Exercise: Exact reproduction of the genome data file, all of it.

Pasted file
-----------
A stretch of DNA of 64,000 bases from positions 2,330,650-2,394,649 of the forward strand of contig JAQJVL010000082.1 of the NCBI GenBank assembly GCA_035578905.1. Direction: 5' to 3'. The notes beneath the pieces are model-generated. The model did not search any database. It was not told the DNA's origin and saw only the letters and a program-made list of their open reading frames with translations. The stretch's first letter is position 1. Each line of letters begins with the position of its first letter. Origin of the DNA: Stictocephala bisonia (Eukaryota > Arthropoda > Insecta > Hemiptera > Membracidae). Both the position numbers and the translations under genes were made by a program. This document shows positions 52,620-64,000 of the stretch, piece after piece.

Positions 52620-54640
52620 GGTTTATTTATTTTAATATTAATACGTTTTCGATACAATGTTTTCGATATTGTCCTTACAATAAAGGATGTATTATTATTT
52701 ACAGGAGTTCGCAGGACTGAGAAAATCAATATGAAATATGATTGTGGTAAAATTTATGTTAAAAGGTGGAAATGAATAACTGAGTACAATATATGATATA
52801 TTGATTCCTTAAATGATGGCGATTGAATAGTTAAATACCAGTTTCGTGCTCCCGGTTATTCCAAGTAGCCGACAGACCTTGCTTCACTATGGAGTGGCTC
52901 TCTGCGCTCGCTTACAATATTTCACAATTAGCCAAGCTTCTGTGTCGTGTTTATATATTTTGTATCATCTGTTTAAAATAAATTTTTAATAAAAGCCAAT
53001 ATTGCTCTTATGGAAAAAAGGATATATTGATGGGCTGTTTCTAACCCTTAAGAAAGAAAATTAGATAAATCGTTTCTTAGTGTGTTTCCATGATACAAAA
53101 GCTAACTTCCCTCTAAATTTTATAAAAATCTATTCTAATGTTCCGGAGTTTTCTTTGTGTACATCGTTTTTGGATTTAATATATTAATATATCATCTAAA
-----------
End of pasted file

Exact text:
A stretch of DNA of 64,000 bases from positions 2,330,650-2,394,649 of the forward strand of contig JAQJVL010000082.1 of the NCBI GenBank assembly GCA_035578905.1. Direction: 5' to 3'. The notes beneath the pieces are model-generated. The model did not search any database. It was not told the DNA's origin and saw only the letters and a program-made list of their open reading frames with translations. The stretch's first letter is position 1. Each line of letters begins with the position of its first letter. Origin of the DNA: Stictocephala bisonia (Eukaryota > Arthropoda > Insecta > Hemiptera > Membracidae). Both the position numbers and the translations under genes were made by a program. This document shows positions 52,620-64,000 of the stretch, piece after piece.

Positions 52620-54640
52620 GGTTTATTTATTTTAATATTAATACGTTTTCGATACAATGTTTTCGATATTGTCCTTACAATAAAGGATGTATTATTATTT
52701 ACAGGAGTTCGCAGGACTGAGAAAATCAATATGAAATATGATTGTGGTAAAATTTATGTTAAAAGGTGGAAATGAATAACTGAGTACAATATATGATATA
52801 TTGATTCCTTAAATGATGGCGATTGAATAGTTAAATACCAGTTTCGTGCTCCCGGTTATTCCAAGTAGCCGACAGACCTTGCTTCACTATGGAGTGGCTC
52901 TCTGCGCTCGCTTACAATATTTCACAATTAGCCAAGCTTCTGTGTCGTGTTTATATATTTTGTATCATCTGTTTAAAATAAATTTTTAATAAAAGCCAAT
53001 ATTGCTCTTATGGAAAAAAGGATATATTGATGGGCTGTTTCTAACCCTTAAGAAAGAAAATTAGATAAATCGTTTCTTAGTGTGTTTCCATGATACAAAA
53101 GCTAACTTCCCTCTAAATTTTATAAAAATCTATTCTAATGTTCCGGAGTTTTCTTTGTGTACATCGTTTTTGGATTTAATATATTAATATATCATCTAAA